Harrington’s Pie and Mash Shop, Tooting.
It’s been a triumphant run for Tooting Arts Club’s Sweeney Todd, which comes to an end on Saturday.
Sweeney Todd performed in a pie shop? It seems almost too good to be true. But lacking a permanent theatre, Tooting Arts Club has to seek out its own venues within the community, and this collaboration with Harrington’s Pie and Mash shop has proved an extraordinary success for producer Rachel Edwards.
Its capacity is limited, its benches are narrow and hard, and the action takes place in a very confined space. But with tiled walls, a long counter and a painted menu board, this 106-year-old shop already forms the perfect stage setting for Sondheim’s Mrs Lovett and Mr Todd to begin their grisly trade in minced human pies.
Jeremy Secomb is an intense, brooding Sweeney, whose initial rage against London and his own lot soon cools into a chilling ability to cut himself off from the horrors of his actions, with his anticipation of murder during the “Pretty Women” duet with Judge Turpin especially effective.
His would-be wife, Nellie Lovett, is played by Olivier-nominated Siobhan McCarthy, who gives the opportunist pastry chef a tremendously good-humoured charm. Her poignant longing for a respectable married life by the sea almost makes you sorry for Nellie, until she reminds Sweeney he might bring his knives along just in case opportunities arise.
Trapped and helpless Johanna is sweetly sung by Grace Chapman, whose slightly tentative start in “Green Finch and Linnet Bird” soon matures into a confident and moving performance as she yearns for freedom to be with dashing Anthony, a spirited and tender Nadim Naaman. The other ingénue, Tobias Ragg, is played with open-hearted charm by Joseph Taylor.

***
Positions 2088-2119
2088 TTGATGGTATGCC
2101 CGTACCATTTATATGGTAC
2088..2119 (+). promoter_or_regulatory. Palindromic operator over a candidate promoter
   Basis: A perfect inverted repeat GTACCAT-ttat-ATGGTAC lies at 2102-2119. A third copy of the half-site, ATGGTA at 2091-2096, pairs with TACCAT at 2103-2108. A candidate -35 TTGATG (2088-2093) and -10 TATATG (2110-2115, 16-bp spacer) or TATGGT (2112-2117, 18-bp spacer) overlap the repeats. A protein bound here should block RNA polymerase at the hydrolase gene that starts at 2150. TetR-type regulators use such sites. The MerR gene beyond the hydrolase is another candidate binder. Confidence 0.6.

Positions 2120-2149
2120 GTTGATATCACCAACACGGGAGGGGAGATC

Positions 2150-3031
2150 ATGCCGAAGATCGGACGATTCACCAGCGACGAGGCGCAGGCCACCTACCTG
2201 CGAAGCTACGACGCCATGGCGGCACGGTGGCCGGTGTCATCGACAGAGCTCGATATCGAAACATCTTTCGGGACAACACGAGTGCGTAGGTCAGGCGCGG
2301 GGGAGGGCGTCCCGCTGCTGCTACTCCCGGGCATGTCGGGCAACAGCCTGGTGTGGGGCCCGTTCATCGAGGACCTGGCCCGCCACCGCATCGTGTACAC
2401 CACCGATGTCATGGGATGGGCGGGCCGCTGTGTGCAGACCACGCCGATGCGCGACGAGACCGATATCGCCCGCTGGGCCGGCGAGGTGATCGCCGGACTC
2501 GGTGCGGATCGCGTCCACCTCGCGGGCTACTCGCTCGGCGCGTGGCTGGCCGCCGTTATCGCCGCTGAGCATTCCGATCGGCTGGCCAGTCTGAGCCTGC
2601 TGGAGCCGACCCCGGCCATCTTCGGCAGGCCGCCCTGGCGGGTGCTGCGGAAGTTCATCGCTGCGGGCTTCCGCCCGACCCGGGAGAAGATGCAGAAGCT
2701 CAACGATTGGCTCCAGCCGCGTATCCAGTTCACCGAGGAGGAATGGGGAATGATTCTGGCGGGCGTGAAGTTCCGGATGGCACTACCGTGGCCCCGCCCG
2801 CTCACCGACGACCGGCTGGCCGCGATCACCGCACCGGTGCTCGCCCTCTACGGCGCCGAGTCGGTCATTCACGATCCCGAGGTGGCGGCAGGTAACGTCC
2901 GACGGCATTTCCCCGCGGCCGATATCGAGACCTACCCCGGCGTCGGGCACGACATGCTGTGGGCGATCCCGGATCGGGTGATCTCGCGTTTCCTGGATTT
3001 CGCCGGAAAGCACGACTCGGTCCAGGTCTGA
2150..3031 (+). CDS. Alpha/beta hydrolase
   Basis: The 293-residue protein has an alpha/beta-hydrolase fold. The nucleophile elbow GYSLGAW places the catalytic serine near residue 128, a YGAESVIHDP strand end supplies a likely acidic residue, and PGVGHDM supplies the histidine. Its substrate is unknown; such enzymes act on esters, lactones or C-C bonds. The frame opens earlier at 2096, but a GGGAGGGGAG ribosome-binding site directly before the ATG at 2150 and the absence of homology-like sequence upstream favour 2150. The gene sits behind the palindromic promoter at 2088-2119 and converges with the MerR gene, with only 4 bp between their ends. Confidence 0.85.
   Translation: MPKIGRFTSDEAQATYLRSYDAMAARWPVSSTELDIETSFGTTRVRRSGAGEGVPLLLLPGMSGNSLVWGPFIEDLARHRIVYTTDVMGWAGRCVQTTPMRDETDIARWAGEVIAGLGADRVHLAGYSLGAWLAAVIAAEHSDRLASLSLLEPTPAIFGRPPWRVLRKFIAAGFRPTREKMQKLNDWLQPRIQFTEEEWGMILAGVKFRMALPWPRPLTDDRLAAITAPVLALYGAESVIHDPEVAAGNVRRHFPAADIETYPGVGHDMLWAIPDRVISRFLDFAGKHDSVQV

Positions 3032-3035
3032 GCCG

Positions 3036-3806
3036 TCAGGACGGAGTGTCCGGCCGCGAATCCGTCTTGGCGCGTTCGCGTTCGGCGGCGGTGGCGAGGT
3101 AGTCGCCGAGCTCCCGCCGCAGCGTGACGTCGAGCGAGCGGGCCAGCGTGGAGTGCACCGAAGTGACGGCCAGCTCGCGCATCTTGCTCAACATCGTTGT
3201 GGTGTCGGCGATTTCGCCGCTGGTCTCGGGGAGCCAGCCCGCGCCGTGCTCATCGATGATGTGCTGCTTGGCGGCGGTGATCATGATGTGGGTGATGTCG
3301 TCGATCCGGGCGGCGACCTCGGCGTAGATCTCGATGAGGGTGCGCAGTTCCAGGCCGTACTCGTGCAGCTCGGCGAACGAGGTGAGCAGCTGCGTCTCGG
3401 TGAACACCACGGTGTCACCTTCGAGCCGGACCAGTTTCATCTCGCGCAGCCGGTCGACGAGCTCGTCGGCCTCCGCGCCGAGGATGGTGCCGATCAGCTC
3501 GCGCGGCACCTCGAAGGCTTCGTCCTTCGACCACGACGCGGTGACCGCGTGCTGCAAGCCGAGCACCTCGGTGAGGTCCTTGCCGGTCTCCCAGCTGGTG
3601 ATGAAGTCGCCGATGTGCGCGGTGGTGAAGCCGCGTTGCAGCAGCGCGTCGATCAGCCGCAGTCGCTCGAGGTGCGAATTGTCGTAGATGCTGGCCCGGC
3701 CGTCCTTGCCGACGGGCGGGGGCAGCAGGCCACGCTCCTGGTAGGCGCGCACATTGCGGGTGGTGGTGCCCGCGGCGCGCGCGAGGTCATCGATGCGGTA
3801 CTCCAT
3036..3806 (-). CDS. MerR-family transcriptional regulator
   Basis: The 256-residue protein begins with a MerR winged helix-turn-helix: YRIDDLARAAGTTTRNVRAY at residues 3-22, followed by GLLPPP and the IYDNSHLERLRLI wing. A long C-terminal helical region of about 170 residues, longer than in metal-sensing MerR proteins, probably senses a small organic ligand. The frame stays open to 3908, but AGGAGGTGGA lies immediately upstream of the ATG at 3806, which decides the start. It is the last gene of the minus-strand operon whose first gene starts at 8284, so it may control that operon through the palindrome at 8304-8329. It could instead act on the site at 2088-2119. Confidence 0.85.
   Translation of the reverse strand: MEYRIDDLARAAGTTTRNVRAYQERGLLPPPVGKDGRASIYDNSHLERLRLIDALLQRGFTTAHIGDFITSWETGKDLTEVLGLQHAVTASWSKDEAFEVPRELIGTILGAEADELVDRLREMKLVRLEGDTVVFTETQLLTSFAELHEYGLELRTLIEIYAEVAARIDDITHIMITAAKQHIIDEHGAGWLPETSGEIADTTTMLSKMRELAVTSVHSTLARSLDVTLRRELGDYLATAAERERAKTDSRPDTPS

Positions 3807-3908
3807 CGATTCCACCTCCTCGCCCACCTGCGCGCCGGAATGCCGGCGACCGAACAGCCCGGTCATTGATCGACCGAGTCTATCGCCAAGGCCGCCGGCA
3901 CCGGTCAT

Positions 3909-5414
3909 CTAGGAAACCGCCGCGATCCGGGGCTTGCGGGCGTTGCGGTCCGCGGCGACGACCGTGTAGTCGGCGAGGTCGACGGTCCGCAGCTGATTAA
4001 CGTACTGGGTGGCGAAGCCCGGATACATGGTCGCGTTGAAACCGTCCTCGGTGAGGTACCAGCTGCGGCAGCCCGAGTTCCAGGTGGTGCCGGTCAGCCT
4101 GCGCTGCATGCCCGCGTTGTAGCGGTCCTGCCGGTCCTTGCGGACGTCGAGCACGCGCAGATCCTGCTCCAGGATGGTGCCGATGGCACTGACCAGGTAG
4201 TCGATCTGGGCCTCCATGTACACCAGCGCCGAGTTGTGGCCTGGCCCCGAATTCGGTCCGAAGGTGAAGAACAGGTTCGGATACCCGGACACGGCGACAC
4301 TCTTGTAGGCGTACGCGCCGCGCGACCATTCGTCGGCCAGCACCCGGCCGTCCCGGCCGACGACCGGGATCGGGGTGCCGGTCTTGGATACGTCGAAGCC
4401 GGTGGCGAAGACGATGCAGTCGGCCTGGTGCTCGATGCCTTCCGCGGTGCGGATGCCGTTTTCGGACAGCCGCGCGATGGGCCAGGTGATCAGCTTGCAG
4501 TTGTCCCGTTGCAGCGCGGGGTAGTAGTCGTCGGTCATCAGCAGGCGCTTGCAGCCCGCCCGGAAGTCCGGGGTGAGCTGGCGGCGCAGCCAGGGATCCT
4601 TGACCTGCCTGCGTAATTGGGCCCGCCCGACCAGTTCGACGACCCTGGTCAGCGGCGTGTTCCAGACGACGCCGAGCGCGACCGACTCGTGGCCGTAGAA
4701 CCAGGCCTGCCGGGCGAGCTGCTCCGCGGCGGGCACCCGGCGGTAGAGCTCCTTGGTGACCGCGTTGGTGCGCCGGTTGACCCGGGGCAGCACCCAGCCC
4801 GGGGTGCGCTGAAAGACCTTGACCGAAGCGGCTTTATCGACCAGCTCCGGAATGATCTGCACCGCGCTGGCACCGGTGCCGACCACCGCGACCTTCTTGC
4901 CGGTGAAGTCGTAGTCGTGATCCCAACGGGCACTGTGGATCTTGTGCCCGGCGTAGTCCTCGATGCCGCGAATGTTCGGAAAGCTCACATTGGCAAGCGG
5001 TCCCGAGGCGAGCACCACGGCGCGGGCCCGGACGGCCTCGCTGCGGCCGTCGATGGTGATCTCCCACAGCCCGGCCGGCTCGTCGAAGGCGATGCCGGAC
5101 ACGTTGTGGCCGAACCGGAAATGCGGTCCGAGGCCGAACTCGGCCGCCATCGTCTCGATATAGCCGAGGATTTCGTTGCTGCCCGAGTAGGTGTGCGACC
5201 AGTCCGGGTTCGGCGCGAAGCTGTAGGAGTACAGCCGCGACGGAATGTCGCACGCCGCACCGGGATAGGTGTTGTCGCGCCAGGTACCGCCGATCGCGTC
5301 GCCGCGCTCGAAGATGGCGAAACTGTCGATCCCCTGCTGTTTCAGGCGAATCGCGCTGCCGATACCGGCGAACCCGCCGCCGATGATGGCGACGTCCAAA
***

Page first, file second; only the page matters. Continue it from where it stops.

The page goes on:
Ian Mowat is convincingly oily and sinister as Beadle Bamford, while Duncan Smith has all the arrogance and bluster of the hideous Judge Turpin.
A few vocal struggles aside, the general quality of singing in the show is impressive, with a special mention for Kiara Jay’s amazing top notes in the ensembles (and for her moustachioed turn as Pirelli). Under the excellent musical direction of Benjamin Cox, the band of three fill the space with real quality that does justice to the score – though it’s a shame the clarinet and violin players aren’t credited in the programme.
The playing area is conquered by director Bill Buckhurst and designer Simon Kenny, adapting stairs, chairs and the audience’s tables to create new space. Full credit also to Amy Mae Smith’s lighting and Joshua Richardson’s sound design, which also manipulate the snug surroundings to great effect.
This is a robust and inspiring production, not least because of its close links with the surrounding community. Taking a cushion to sit on is recommended. And would you want to eat a pie at Harrington’s after seeing the show? If not, perhaps try the jellied eels instead…
First published 28 October, Whatsonstage.com